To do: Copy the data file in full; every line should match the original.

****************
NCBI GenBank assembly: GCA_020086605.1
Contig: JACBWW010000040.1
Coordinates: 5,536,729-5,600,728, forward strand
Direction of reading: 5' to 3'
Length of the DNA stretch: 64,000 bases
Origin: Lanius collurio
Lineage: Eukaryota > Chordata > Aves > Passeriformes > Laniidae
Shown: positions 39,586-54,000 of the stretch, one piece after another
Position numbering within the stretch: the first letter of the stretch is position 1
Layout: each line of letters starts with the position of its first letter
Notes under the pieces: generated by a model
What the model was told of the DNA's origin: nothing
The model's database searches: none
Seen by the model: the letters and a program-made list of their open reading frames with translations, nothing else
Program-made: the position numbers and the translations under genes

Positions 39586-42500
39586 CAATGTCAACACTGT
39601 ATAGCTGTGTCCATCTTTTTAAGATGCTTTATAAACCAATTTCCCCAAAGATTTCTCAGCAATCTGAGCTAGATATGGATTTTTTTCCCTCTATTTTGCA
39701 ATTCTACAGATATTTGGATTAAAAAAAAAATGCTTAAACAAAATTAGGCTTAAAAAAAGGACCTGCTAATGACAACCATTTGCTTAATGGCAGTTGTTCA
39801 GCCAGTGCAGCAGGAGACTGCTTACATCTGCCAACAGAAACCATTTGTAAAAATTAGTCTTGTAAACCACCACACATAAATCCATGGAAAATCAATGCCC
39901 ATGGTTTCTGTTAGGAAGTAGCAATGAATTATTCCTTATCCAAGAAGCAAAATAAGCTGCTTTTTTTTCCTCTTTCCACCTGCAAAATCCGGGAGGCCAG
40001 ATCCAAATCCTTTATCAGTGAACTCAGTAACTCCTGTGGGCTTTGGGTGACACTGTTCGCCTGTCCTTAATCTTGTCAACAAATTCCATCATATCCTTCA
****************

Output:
NCBI GenBank assembly: GCA_020086605.1
Contig: JACBWW010000040.1
Coordinates: 5,536,729-5,600,728, forward strand
Direction of reading: 5' to 3'
Length of the DNA stretch: 64,000 bases
Origin: Lanius collurio
Lineage: Eukaryota > Chordata > Aves > Passeriformes > Laniidae
Shown: positions 39,586-54,000 of the stretch, one piece after another
Position numbering within the stretch: the first letter of the stretch is position 1
Layout: each line of letters starts with the position of its first letter
Notes under the pieces: generated by a model
What the model was told of the DNA's origin: nothing
The model's database searches: none
Seen by the model: the letters and a program-made list of their open reading frames with translations, nothing else
Program-made: the position numbers and the translations under genes

Positions 39586-42500
39586 CAATGTCAACACTGT
39601 ATAGCTGTGTCCATCTTTTTAAGATGCTTTATAAACCAATTTCCCCAAAGATTTCTCAGCAATCTGAGCTAGATATGGATTTTTTTCCCTCTATTTTGCA
39701 ATTCTACAGATATTTGGATTAAAAAAAAAATGCTTAAACAAAATTAGGCTTAAAAAAAGGACCTGCTAATGACAACCATTTGCTTAATGGCAGTTGTTCA
39801 GCCAGTGCAGCAGGAGACTGCTTACATCTGCCAACAGAAACCATTTGTAAAAATTAGTCTTGTAAACCACCACACATAAATCCATGGAAAATCAATGCCC
39901 ATGGTTTCTGTTAGGAAGTAGCAATGAATTATTCCTTATCCAAGAAGCAAAATAAGCTGCTTTTTTTTCCTCTTTCCACCTGCAAAATCCGGGAGGCCAG
40001 ATCCAAATCCTTTATCAGTGAACTCAGTAACTCCTGTGGGCTTTGGGTGACACTGTTCGCCTGTCCTTAATCTTGTCAACAAATTCCATCATATCCTTCA